Sure, cats—especially feral cats—can make some noise at night, particular when they get into fights. Those are usually because their owners failed to neuter them and they’re either fighting over a female cat or territory.
Meows Are a Different Matter
On the other side of the coin, cats’ meows are pleasurable for the most part, although they can sometimes sound demanding. Meowing is one-way cats communicate, although they also use body language, such as sidling up alongside their humans, weaving in and out between our legs – a coy way of letting us know they want something, whether it be a petting session or a treat. Owners can often recognize which cat is meowing, without seeing them, because each has a different pattern.
Kittens Are Less Work Than Puppies
While both kittens and puppies require a lot of time, energy, and attention during their first few weeks of life, once they are weaned from their mother, caring for a kitten requires much less effort.
Kittens can be left at home during the day unsupervised, but puppies will require frequent walks as they become housebroken. As mischief-makers, puppies of all sizes have the potential to cause much more damage around the home than a small kitten.
Dogs Can’t Purr
I feel sorry for people who only have had dogs for pets because they are missing out on one of the most remarkable sounds ever heard: purring. A cat’s purr can be as pleasant to hear as a Brahms lullaby, and as therapeutic as a warm bath followed by a gentle massage.
Cats Keep Vermin Away
Cats are natural hunters—you’ll find that they stalk everything from houseflies and cockroaches, to mice to fast moving images on TV.
While you should never allow your cat to eat its prey, a pest-free household is an undeniably added benefit to cat ownership. Sometimes the cat needs to do little more than living in the home for a few days as their scent will scare away rodents.
Scooping is Easier Than Walking the Dog
Cats are pristine little creatures and instinctively cover their pee and poop. A cat will do so for one main reason: to hide his territory from predators, who (just like cats), rely on their sense of smell to seek out prey. At other times, a cat will liberally spray his territory to mark it against other cats. You likely have seen a cat, before venturing outside, narrowing his nostrils and opening his mouth slightly while inhaling. This is to allow his vomeronasal organ, more often called “Jacobson’s Organ” to sniff out danger, prey, or other cats. This whole process is called the Flehmen Response.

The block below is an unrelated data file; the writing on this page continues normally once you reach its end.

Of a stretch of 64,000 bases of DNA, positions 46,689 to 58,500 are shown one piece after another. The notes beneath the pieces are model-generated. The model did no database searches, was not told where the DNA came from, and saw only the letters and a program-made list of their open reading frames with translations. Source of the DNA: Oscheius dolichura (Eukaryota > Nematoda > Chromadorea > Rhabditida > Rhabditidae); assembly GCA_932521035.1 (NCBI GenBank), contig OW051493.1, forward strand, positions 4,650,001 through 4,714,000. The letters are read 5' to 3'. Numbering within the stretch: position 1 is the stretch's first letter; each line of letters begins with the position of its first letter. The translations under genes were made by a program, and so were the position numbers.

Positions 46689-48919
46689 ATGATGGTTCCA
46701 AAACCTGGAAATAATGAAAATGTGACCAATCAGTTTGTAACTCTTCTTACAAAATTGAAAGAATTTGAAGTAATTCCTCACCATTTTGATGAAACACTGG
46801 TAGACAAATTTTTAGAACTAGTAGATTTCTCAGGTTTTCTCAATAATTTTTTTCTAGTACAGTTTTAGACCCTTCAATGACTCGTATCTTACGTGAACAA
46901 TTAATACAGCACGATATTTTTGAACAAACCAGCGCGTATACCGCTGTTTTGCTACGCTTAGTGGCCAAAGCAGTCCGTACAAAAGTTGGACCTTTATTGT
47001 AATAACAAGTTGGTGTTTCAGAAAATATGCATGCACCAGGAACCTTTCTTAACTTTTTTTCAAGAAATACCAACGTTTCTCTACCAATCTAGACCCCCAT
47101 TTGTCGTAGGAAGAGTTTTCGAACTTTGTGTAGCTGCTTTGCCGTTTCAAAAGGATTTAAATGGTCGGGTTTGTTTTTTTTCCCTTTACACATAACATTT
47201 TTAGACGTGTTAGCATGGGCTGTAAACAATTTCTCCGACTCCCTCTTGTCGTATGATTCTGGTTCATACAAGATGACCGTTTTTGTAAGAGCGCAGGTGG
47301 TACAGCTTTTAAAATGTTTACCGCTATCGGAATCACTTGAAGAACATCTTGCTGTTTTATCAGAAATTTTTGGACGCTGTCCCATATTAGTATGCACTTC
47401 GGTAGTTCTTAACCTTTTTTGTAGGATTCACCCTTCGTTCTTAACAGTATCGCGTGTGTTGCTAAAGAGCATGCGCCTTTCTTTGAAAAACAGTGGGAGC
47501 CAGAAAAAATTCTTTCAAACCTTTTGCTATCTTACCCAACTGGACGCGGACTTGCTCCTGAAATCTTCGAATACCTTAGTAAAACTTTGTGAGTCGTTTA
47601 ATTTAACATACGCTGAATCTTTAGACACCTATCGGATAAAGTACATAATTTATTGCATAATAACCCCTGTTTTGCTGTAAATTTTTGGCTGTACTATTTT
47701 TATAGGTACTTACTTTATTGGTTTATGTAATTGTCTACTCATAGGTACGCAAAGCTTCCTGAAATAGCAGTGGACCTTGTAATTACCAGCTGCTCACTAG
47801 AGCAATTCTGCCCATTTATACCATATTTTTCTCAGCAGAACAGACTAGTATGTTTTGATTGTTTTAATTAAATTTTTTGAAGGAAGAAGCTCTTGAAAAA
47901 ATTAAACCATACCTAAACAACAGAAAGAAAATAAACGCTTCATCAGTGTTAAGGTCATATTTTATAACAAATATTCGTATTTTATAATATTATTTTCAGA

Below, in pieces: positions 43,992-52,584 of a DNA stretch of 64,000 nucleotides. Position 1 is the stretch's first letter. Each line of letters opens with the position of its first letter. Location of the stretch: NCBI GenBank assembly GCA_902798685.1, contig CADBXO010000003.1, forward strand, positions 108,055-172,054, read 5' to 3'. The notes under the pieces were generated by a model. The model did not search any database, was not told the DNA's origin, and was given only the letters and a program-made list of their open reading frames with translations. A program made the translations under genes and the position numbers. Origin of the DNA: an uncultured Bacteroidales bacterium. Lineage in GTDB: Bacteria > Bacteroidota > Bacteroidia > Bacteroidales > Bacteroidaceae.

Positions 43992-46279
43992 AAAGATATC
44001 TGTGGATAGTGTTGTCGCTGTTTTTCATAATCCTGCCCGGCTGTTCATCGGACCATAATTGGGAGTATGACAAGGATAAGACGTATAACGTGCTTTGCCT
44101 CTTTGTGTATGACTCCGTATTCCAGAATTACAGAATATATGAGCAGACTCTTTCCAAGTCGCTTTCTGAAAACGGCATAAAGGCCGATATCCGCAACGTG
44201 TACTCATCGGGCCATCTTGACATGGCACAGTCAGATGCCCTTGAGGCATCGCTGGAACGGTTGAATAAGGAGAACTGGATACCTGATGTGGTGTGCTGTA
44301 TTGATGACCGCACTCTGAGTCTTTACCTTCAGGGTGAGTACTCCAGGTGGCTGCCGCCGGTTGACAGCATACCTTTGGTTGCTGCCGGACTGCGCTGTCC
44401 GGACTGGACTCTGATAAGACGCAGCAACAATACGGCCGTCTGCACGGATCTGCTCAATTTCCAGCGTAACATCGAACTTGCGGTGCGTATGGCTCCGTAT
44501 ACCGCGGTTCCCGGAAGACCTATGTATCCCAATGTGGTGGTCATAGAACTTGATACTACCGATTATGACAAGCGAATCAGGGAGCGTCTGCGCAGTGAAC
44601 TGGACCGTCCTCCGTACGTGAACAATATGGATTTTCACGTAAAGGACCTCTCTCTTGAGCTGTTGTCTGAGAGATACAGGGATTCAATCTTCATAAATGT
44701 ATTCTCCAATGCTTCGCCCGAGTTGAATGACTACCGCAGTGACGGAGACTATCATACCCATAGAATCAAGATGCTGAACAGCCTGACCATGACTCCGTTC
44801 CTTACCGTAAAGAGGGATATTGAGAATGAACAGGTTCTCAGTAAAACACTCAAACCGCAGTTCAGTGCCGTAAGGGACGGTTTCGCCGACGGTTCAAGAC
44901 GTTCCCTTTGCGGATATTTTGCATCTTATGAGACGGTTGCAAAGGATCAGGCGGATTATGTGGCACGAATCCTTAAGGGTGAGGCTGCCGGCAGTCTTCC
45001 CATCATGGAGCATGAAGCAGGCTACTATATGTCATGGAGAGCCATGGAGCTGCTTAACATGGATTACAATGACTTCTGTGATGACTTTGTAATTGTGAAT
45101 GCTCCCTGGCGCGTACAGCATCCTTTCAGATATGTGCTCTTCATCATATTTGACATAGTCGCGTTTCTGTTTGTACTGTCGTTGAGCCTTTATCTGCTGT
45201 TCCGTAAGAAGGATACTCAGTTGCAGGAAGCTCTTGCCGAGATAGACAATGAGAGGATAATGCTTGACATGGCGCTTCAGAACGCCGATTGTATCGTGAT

Cats cover their waste in much the same way in their litter boxes. Provided you have the right number of litter boxes (the rule of thumb is one box per cat plus one extra), and the proper supplies for cleaning and maintaining them, your home should smell clean and fresh at all times.
Walking the Dog
On the other paw, dogs think nothing of lifting a hind leg to pee on a bush, tree, or the ubiquitous fire hydrant, or squat to poop on the grass, then with a couple of desultory kicks of his hind legs, wander off. Responsible dog owners carry poop bags and scoops with them to clean up and dispose of the waste. Irresponsible dog owners will just walk away as casually as their dogs. In any case, indoor dogs need to be walked frequently, including early in the morning and late at night. Combined, walking the dog will require at least an hour a day, in rain or shine, hot summer days and cold winter nights.
Cats are Cleaner Than Dogs
While dog requires regular bathing and grooming, cats are essentially self-cleaning. While they will do a pretty good job of keeping themselves clean, but you can also help by regular brushing or grooming with a FURminator, and routinely clipping their claws.
Dogs also have a penchant for rolling around in smelly things, be it trash, another animal’s waste, or, even worse, a dead animal. And since they are regularly walked outside, dogs can track in dirt and debris, not to mention bacteria.
While some dog owners may point to litter boxes as being a bit unsanitary, cats instinctively cover their waste, so their owners rarely have to face their messes head on.
Cats Were Once Worshiped as Gods
Everything we know about the history of cats indicates that they were indeed once worshiped as gods. The Great Sphinx of Giza is said to have the head of a Pharaoh and the body of a lion.
The original cat which was domesticated by both the Egyptians and the occupants of the area now called Cyprus, though perhaps larger and wilder, still closely resembled our cats today. In fact, our Egyptian Mau today bears a definite resemblance to the African wild cat. This is an interesting fact in that in Egypt, cats were called Miw, and alternatively “Miu,” and “Mau” all remind us of the sound cats make today.
The first Egyptian cats had to work for their living. They hunted rodents and snakes to help protect not only the Egyptian homes and occupants but also to protect the grains they grew. In return, the humans fed them and eventually welcomed them into their homes. It was just a matter of time before the Egyptians and their rulers noticed a striking resemblance between their Mius and the statues of the Goddess Bast (also called Bastet), and the worship of cats began.